3. Sprinkle the cavity thoroughly with salt and pepper, and then flip the chicken over so that it lies flat. Trim any excess deposits of fat from around the cavity, and gently slide your fingers under the skin and ease it away from the meat, around both sides of the breast and both legs. Carefully smear the compound butter underneath the skin all over the meat, being careful not to break the skin. Reserve about a tablespoon of the butter, and then spread that evenly over the skin, followed by a generous sprinkling of salt and pepper.
  4. Lay the chicken in a shallow roasting pan just large enough to accommodate it and put in the refrigerator for an hour or two (this will help the skin crisp more when you cook it).
  5. When you’re ready to make dinner, heat the oven to 425 degrees and remove the chicken from the fridge. Roast for 20 minutes, then baste and decrease heat to 375. Cook for another 15 to 20 minutes, basting once again in the middle, until cooked. Let the chicken sit for a few minutes before carving; serve with the pan juices and some crusty bread or roasted potatoes for sopping them up.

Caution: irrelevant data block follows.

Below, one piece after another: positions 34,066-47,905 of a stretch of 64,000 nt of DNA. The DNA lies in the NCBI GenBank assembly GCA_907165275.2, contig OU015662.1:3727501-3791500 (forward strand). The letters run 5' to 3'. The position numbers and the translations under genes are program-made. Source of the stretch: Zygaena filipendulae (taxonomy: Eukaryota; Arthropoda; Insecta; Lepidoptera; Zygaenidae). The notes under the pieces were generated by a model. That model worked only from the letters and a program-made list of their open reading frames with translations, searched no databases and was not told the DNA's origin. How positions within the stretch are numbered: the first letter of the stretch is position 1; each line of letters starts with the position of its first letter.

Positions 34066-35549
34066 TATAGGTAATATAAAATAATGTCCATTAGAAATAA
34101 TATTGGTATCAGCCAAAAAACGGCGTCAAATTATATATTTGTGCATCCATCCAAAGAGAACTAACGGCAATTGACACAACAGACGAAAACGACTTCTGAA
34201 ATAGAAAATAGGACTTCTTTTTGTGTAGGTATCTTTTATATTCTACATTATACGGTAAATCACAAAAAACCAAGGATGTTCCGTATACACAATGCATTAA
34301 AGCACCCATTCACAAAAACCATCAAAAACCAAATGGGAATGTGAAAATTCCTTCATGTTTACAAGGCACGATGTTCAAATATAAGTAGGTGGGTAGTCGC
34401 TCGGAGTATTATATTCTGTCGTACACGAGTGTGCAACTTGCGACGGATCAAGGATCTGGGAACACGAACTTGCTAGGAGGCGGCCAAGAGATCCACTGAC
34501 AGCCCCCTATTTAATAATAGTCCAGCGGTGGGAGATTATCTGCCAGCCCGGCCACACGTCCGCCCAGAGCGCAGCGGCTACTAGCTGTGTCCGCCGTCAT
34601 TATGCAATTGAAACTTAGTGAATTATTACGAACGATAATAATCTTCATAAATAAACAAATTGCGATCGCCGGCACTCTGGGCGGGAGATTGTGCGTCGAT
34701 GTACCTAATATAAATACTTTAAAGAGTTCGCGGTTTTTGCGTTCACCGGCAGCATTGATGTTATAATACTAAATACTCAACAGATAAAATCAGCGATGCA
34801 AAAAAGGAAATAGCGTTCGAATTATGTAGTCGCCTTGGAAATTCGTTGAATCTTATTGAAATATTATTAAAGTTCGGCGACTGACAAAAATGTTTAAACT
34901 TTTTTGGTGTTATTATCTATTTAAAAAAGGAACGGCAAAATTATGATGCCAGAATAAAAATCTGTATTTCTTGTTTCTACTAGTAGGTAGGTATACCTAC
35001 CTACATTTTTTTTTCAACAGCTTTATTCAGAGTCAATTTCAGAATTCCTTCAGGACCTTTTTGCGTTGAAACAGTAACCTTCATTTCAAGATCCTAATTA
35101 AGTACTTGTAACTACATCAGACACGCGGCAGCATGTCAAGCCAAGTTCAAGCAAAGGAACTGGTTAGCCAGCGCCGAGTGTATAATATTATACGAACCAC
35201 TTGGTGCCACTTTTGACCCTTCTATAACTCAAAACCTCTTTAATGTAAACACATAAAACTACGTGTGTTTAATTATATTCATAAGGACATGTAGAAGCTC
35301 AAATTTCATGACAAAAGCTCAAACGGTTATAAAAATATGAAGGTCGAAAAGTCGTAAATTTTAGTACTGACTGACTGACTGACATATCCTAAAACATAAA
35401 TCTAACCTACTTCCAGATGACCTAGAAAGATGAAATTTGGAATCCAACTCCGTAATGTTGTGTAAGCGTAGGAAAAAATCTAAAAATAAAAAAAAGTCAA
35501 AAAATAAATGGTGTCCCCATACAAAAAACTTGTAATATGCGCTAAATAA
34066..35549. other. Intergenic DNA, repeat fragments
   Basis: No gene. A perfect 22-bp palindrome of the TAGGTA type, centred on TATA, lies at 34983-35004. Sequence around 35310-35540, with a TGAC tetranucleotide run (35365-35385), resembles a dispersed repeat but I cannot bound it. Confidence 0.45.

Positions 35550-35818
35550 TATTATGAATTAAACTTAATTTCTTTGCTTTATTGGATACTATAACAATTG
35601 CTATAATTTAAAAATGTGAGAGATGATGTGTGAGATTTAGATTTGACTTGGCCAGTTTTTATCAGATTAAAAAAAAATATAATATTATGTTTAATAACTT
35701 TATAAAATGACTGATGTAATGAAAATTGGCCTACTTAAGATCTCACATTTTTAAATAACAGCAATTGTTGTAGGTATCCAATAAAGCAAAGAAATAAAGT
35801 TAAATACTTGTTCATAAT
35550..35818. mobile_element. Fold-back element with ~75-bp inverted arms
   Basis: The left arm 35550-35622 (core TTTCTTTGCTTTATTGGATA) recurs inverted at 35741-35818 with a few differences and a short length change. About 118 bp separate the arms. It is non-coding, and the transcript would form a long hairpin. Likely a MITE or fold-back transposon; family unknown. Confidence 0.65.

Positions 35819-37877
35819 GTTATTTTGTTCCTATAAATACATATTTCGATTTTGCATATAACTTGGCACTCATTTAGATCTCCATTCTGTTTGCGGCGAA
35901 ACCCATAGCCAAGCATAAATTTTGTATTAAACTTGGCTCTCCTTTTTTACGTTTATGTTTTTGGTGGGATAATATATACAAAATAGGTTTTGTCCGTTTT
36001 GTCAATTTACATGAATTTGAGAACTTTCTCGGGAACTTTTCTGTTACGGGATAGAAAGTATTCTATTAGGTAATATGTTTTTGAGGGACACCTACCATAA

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Reviews (23) Questions (2)

23 Reviews

Kate November 7, 2016
Just made this for dinner tonight and loved the flavors! <br /><br />I had trouble with the first of the juices/melted butter overheating, splattering, and then smoking (triggering the smoke alarm twice, oops!). The only thing that fixed this was adding some liquid (chicken broth/water) to the bottom of the pan. I propped my chicken up off the bottom of the pan with some carrot and celery sticks which roasted nicely.<br /><br />I used a much bigger chicken (7 pounds!) and it took much longer. When making a bigger chicken would you still recommend keeping the temperature at 425 for 20 minutes and then the rest at 375, or would you cook it at 425 for a longer time? Thanks for your thoughts!
 
Miche August 3, 2014
sorry, was trying to comment on a different spatchcock post